I am new to this site and was wondering where and how to get help with my problems ? I was admitted to the hospital in 2006 after being dizzy , lightheaded , falling over and numbness , tingling in rt arm, leg and face. I did have 2 MRI's , one w/contrast .I was later referred to a neurologist who advised me that my Mri showed 4 white spots on my brain and when I tried to do the tests like walking I still was not able to do them w/o falling over. The dizziness and weird head feeling lasted for 3 weeks. After several weeks I was still getting dizzy and tingling and numbness constantly along with stabbing muscle pain and dimished vision. Since then I have been fired from my job , and now all of a sudden , the neuro has decided I don'thave MS , but I definitely have a neurological problem that he can't put his finger on . I just recently had another episode of the same proportions , my family and friends tell me I need to go to a dr or hospital , but now I don't have insurance or the resources to get medical attention. I don't know what I have , I do know that over the past year , my memory , speech have gotten worse ,I have changed jobs so that I don't have to talk on the phone or try to remember scripts that were necessary at my last job.The other thing that bothers me is that the neurologist suggested that maybe at my age , these things were normal ( I am 49) and am very active , when I am not having symptoms. So any help would be very much appreciated.
Hi Abbie and Welcome to our Forum! I am so sorry to hear of all the problems you have been having including losing your job but if it's any comfort I can relate to somewhat to your dilemma. While we here are unable to make any diagnosis, we can try to help to guide you in the direction of a diagnosis.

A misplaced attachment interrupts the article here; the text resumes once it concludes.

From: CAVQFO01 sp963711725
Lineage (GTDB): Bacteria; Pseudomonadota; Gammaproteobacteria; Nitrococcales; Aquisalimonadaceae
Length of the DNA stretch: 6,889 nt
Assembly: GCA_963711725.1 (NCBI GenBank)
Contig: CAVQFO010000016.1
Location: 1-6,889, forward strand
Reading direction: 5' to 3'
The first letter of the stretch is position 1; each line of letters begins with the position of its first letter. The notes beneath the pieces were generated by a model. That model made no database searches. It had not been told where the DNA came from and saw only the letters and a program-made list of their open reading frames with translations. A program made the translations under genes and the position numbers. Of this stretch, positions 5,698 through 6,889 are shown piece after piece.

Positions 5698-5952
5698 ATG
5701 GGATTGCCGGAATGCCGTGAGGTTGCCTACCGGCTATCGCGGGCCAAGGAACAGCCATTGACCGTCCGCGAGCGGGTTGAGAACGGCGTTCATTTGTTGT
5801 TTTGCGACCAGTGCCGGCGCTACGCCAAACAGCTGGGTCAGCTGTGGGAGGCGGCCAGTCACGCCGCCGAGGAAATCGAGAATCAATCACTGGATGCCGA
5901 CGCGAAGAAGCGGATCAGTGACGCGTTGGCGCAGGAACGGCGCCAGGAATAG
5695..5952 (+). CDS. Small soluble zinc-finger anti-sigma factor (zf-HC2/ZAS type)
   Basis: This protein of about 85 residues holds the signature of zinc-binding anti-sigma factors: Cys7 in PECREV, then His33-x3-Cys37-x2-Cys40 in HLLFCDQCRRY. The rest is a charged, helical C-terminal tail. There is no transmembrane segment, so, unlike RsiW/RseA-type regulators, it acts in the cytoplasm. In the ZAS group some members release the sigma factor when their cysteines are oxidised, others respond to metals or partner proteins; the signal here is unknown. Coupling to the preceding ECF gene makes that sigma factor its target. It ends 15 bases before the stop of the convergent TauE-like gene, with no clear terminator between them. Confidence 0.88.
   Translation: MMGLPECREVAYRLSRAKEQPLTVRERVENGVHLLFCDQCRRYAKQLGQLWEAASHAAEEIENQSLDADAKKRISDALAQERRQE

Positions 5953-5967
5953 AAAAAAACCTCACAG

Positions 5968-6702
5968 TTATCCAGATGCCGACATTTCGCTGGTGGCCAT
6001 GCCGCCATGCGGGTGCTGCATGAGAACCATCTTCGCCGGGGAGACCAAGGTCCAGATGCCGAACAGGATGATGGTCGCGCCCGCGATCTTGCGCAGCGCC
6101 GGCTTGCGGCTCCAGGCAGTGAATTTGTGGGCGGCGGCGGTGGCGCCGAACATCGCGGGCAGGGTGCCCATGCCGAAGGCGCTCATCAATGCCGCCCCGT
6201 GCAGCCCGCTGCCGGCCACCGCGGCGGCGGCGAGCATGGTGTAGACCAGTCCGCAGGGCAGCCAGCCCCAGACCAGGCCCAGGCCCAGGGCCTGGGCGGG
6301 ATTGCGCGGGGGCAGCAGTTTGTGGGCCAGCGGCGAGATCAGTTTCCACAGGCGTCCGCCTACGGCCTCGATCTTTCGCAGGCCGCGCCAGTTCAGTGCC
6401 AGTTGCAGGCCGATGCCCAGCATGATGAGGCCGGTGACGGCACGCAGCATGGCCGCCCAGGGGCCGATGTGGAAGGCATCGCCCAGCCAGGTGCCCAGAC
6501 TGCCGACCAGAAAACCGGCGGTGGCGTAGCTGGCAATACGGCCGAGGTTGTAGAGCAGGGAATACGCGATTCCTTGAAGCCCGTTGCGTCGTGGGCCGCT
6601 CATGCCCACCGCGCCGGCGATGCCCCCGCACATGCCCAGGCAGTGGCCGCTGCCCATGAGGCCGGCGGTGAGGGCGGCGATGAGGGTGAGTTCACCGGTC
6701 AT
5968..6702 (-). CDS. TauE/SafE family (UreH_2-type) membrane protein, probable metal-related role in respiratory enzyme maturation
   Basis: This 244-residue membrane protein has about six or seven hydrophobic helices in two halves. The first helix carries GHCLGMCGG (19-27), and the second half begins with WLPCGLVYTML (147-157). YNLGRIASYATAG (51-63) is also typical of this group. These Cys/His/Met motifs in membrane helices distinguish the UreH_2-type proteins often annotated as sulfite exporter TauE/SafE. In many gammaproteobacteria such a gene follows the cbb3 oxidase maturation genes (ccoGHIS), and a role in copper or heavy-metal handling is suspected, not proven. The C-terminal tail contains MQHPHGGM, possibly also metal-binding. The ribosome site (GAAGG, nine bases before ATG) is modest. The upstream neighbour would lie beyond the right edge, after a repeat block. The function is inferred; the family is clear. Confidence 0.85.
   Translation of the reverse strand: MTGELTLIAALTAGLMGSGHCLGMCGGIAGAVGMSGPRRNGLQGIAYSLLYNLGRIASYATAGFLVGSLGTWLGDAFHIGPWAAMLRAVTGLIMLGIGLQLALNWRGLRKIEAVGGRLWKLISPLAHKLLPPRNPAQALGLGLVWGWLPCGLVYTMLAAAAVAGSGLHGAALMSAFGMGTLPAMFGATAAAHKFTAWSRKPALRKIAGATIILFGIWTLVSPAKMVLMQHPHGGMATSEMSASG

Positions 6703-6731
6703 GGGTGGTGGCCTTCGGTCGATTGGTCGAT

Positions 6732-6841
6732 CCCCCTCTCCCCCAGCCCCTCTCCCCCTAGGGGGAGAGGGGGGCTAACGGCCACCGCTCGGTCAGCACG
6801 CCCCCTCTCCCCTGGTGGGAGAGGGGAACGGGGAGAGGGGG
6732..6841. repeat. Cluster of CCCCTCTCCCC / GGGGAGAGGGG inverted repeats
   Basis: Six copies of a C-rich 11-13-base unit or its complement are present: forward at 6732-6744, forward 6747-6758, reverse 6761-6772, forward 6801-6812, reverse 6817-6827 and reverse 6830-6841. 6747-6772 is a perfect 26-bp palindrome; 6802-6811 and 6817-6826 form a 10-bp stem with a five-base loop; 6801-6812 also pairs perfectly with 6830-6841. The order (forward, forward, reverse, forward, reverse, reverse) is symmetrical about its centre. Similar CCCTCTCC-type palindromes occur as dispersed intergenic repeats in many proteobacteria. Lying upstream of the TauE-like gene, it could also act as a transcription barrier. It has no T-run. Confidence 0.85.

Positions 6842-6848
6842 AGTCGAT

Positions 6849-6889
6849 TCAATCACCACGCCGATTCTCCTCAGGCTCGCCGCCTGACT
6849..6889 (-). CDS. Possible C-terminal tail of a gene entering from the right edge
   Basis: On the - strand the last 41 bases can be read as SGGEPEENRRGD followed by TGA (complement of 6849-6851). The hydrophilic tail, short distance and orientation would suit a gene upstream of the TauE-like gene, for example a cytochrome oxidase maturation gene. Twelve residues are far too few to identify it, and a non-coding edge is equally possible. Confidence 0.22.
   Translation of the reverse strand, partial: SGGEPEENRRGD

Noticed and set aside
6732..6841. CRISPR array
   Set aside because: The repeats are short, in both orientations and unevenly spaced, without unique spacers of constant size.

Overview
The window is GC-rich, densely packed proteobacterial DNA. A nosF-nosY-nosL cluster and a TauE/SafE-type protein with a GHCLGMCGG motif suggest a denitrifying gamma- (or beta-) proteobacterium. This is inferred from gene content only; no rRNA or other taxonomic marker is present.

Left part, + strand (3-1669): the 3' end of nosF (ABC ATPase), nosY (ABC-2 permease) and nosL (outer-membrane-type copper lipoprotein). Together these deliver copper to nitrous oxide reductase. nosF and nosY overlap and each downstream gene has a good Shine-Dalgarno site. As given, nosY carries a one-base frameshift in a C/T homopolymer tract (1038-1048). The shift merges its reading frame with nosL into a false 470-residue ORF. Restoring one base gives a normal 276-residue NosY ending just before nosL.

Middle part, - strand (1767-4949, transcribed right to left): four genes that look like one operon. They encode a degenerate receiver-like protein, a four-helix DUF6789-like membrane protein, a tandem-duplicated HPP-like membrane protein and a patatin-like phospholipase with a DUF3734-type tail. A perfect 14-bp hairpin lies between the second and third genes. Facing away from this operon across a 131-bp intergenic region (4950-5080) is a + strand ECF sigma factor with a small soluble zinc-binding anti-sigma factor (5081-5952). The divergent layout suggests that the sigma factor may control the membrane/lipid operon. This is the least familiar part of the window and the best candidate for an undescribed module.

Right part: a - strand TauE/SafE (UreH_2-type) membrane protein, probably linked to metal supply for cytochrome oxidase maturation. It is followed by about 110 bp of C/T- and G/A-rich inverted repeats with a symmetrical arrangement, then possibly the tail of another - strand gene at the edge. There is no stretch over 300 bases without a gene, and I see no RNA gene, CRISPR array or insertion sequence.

First of all, you are going to have to try to get to see an MS Specialist. An MS Specialist is trained and has the experience to read an MRI in a way that a Neurologist or a Radiologist is not. The MS specialist can see things in an MRI that the other's cannot and that is the first step. If you can, you should obtain a copy of your MRI and keep it on hand for when you get in to see the MS Specialist.
A full history will need to be provided to the MS Specialist and the best way to provide this is through a time line written by your self. This way you will ensure that nothing is left out as we all know that it is difficult to remember everything while sitting in the office. Also, this way you will have a copy and a copy will be on your file and this is backup should the dr. try to say that you didn't provide him with a full history.
The next thing is the in-office examination. This examination is very important in diagnosing MS as it will tell the specialist about your mental status, cranial nerves, motor skills, coordination and gait, reflexes and senses. An extensive examination will last at least 30 minutes in performed properly and if it is much shorter than than you have every right and are obliged for your own health's sake to question why a thorough exam was not performed and demand a full one.